Experienced Legal Counsel From A Local Law Firm

A short sale property is not always economical in the long run

On Behalf of | Feb 22, 2018 | Firm News, real estate transactions | 0 comments

If you’re considering buying a home, then you may have found yourself attracted to a short sale property because of its lower price. Generally, homes that are listed for short sale are those that have declined in value. A bank often agrees to let the homeowner sell the house for only a portion of what’s owed on the mortgage. The bank then simply writes off whatever the difference is between what it sells for and what’s owed to them.

While many homebuyers find both short sale and foreclosed homes irresistible because of their price, many real estate experts warn that it causes them future expenses they may be forced to pay. One of the more common reason buyers seem to find themselves in a financially disadvantageous position has to do with buying a property in a much poorer condition than they anticipated.

When homeowners are faced with foreclosure on their homes, they may begin to either neglect or damage their homes out of spite. While they may do something as simple as stop cleaning it or cutting its lawn, in other cases, they may damage its interior including its tiling or flooring, fixtures or structure.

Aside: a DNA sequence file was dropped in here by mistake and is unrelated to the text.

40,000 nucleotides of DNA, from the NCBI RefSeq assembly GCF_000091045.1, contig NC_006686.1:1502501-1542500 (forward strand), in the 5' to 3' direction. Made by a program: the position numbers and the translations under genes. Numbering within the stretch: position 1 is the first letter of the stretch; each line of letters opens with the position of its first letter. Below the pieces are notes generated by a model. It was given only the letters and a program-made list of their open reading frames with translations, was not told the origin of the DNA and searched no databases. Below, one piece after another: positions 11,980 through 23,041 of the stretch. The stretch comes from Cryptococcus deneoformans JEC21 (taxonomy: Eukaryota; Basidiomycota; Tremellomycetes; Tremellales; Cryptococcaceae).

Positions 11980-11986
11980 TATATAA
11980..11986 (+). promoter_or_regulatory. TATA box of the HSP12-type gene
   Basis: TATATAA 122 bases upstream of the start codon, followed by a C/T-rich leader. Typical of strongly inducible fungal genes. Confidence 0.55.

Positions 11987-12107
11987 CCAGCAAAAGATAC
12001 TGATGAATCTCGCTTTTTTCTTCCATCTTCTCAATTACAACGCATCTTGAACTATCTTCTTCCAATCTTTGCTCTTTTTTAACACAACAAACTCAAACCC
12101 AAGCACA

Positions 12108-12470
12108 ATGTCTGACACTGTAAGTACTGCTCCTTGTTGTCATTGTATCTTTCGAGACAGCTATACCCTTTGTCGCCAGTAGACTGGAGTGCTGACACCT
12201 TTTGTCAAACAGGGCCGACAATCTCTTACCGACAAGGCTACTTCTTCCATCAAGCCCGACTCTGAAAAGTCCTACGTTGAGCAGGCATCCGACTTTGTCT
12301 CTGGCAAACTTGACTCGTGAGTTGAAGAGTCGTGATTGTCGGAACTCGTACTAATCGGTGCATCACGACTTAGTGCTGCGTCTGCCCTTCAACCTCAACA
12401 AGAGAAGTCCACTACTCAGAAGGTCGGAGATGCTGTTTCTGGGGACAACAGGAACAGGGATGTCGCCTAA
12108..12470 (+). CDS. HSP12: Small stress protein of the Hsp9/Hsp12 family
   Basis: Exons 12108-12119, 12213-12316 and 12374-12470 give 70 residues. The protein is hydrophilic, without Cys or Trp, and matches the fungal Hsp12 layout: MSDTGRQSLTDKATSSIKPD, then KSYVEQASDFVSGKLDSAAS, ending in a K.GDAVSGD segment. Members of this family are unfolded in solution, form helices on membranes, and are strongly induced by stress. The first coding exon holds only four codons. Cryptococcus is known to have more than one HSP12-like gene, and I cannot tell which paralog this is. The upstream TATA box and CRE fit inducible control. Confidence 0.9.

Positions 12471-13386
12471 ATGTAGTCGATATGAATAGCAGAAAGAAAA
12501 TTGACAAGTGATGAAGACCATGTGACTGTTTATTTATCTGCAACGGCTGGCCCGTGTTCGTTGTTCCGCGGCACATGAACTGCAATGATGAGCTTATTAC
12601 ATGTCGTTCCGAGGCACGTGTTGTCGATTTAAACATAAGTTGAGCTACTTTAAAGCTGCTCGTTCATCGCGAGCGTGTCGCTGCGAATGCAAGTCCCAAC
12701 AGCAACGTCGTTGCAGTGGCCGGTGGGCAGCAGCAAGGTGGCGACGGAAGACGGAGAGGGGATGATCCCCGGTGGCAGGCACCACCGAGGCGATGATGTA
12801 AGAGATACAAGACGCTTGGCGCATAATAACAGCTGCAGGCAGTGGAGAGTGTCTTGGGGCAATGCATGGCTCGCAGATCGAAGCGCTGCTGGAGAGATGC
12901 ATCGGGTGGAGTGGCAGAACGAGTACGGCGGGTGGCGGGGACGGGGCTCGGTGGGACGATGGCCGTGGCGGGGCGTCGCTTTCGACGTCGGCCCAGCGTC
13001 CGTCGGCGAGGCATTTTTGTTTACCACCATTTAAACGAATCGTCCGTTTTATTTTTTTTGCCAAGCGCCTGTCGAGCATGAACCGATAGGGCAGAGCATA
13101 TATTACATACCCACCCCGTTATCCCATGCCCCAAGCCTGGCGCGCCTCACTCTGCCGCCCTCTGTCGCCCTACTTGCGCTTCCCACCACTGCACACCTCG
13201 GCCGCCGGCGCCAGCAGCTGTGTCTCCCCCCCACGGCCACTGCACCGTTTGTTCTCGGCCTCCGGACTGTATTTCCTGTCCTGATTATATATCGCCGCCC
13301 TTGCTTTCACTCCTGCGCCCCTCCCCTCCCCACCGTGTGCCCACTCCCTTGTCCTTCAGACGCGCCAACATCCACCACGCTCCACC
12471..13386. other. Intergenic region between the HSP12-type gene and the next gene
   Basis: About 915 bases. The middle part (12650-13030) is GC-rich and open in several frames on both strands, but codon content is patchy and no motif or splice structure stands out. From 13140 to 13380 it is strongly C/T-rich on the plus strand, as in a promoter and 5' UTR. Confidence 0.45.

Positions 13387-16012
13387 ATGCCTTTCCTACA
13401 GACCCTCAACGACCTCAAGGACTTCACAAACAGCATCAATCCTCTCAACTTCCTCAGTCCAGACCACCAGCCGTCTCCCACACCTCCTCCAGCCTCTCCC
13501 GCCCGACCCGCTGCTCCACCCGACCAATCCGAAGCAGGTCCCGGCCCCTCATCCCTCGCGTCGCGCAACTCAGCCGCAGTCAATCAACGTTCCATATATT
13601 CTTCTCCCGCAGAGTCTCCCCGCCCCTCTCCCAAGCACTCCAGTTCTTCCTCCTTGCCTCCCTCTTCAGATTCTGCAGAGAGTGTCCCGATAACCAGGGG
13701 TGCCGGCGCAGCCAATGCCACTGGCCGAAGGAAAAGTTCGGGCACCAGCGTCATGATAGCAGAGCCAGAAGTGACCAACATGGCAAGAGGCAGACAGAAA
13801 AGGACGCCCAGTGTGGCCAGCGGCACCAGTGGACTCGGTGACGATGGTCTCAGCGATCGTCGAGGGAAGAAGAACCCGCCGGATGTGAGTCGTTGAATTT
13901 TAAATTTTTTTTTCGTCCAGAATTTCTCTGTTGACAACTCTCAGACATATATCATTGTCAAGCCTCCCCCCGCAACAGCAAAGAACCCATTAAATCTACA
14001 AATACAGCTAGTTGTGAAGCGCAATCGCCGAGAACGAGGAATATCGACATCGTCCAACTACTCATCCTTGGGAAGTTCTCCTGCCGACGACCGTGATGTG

An added issue with foreclosed homes is that, as they’re left sitting vacant, they may become attractive to scrappers, squatters, rodents and termites. Their roofs may start to leak and mold may begin to grow.

To make matters worse, many buyers will drop any contingencies, including ensuring that it passes inspection, to ensure their offer gets accepted. Real estate experts note that buyers miss out on being told about costly renovations by doing this.

Short sale properties often don’t come with disclosures. Even then, buyers also often fail to research whether their purchase has undergone an unauthorized renovation or is on a flood plain. By not doing so, they could be assessed fines from the county.

The final downside to purchasing a short sale or foreclosed property is that buyers aren’t well-informed that closing on this type of home requires the lender to approve the purchase. The lender is often swamped with so many offers to process through that it greatly delays the time it takes to finalize the purchase.

If you’re in the process of buying a short sale or foreclosed home, then a Trenton, Michigan, attorney can guide you through the ins and outs of doing so.